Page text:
It’s clear from Jeannette Winterson’s memoir of her childhood that Winterson could not predict what she was going to find when she came home after school each day. Sometimes she was fed and housed; other times she was locked in the coal cellar. More than once she spent the night on the stoop, locked out. Winterson was adopted as an infant and she was an only child. It’s evident to the reader that she was eventually emotionally abandoned and functionally neglected by her emotionally unstable adoptive parents. She captures the emotional distance by almost always referring to her adoptive mother as “Mrs. Winterson.” Mrs. Winterson was working class and a member of a Pentecostal church; somewhere along the way, Winterson believes, Mrs. Winterson gave up sex, along with most other pleasures in this world. Winterson’s father was there but seems to have been dominated by his wife. There’s a lot of disturbing behavior described here.
Writing now, looking back, Winterson understands that the lost love of two sets of parents cost her the ability to love. And that in turn acted as a magnifier, turning all stumbling blocks into intractable problems. But somehow Winterson found her way to safety. Physically, the first of those places was her local public library. Winterson read – all books were forbidden in the house – starting with prose, working her way though what the Accrington Public Library considered English Literature, in alphabetical order. Eventually she found her way to poetry. Still later she discovered the writers, many of them female, who were not to be found on that shelf.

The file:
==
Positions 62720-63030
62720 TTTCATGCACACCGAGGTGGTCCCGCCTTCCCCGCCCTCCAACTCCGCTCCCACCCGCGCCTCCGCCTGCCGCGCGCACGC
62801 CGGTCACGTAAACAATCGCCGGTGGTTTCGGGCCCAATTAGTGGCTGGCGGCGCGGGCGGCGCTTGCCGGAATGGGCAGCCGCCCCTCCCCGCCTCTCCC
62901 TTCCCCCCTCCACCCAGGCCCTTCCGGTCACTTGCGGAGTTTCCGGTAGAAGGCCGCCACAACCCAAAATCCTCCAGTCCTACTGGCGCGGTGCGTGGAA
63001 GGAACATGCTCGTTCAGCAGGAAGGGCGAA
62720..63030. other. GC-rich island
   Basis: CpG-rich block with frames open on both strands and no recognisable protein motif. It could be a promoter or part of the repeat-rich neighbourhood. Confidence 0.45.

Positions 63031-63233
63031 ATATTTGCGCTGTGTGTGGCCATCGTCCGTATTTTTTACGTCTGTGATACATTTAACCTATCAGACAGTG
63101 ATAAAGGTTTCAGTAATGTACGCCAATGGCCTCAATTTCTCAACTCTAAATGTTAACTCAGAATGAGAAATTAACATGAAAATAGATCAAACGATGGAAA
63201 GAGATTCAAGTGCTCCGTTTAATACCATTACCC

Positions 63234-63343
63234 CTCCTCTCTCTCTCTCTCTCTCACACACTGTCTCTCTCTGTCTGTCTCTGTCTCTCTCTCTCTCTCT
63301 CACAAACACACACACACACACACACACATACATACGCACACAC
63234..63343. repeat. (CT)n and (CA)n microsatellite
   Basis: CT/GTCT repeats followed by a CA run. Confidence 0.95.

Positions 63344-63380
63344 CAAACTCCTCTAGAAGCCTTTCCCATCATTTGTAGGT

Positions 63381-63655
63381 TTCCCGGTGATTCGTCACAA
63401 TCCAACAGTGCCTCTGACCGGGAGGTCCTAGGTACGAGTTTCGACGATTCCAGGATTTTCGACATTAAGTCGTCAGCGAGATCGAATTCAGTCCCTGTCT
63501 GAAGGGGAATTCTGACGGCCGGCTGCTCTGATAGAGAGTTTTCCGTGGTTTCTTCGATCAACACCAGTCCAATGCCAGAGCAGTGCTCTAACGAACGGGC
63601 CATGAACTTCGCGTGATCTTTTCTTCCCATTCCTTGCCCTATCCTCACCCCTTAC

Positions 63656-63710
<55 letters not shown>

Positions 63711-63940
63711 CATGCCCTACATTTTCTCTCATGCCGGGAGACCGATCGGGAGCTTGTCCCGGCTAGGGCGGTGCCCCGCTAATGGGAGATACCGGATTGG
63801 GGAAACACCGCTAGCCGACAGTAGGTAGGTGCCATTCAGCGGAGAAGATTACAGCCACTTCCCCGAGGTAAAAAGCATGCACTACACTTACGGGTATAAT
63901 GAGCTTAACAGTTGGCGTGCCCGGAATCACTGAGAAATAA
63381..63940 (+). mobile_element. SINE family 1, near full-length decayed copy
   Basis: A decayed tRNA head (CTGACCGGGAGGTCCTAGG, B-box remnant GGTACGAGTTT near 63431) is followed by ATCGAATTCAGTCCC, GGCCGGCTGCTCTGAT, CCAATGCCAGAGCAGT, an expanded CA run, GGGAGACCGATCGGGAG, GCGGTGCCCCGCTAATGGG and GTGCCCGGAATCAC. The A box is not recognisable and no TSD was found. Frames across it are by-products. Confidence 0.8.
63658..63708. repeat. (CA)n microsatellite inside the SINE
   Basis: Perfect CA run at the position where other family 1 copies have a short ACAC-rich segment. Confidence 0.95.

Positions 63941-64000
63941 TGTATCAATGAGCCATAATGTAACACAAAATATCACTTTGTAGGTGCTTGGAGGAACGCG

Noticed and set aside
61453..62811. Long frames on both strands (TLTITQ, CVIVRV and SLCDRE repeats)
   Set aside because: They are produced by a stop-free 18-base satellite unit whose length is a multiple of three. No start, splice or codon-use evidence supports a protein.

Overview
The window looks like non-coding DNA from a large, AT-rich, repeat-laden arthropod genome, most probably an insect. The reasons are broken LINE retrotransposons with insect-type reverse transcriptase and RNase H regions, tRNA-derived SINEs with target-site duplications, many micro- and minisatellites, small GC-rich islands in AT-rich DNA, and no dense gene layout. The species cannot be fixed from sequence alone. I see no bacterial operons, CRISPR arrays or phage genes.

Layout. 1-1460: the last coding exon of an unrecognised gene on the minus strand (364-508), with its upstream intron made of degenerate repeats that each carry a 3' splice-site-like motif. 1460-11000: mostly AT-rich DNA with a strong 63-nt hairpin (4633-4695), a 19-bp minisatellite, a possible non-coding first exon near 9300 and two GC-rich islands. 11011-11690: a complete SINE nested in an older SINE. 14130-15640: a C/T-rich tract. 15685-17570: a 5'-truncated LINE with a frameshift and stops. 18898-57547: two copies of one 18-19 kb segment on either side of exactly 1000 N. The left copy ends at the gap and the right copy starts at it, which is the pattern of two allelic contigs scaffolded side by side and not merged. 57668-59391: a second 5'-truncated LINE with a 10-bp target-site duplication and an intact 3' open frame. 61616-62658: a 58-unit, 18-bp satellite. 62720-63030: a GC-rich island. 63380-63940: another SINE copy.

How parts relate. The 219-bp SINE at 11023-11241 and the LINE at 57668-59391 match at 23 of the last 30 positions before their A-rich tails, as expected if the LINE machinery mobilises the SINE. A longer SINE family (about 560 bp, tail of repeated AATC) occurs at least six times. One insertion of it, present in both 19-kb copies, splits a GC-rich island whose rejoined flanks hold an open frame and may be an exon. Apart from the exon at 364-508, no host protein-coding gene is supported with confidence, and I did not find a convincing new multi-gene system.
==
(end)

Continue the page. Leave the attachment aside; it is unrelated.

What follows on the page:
Winterson is too good a writer to say it straight out, but it was in the library that she first found the order missing in her life. And it’s where she first found out about the world, beyond what she had learned reading English Literature.
‘Whenever I am troubled,’ said the librarian, ‘I think about the Dewey decimal system.’
‘Then what happens?’ asked the junior [librarian], rather overawed.
‘Then I understand that trouble is just something that has been filed in the wrong place. That is what Jung was explaining of course — as the chaos of our unconscious contents strive to find their rightful place in the index of consciousness.”
The junior was silent.
I said, ‘Who is Jung?’
‘That is not for now,’ said the librarian. ‘And in any case not English Literature A-Z.’
This conversation occurred shortly after one of her teachers, discovering that Winterson is living in a car, gives her a room. And a front-door key. From that unlikley spot Winterson found her way forward: through Oxford, to a writing career, and living a life with love – tentative, hesitant, frightening but real – as part of it. It’s by no means an easy story to read, and there is no simple happy ending, but it is a story as full of humor and sadness and hope as life itself can be.
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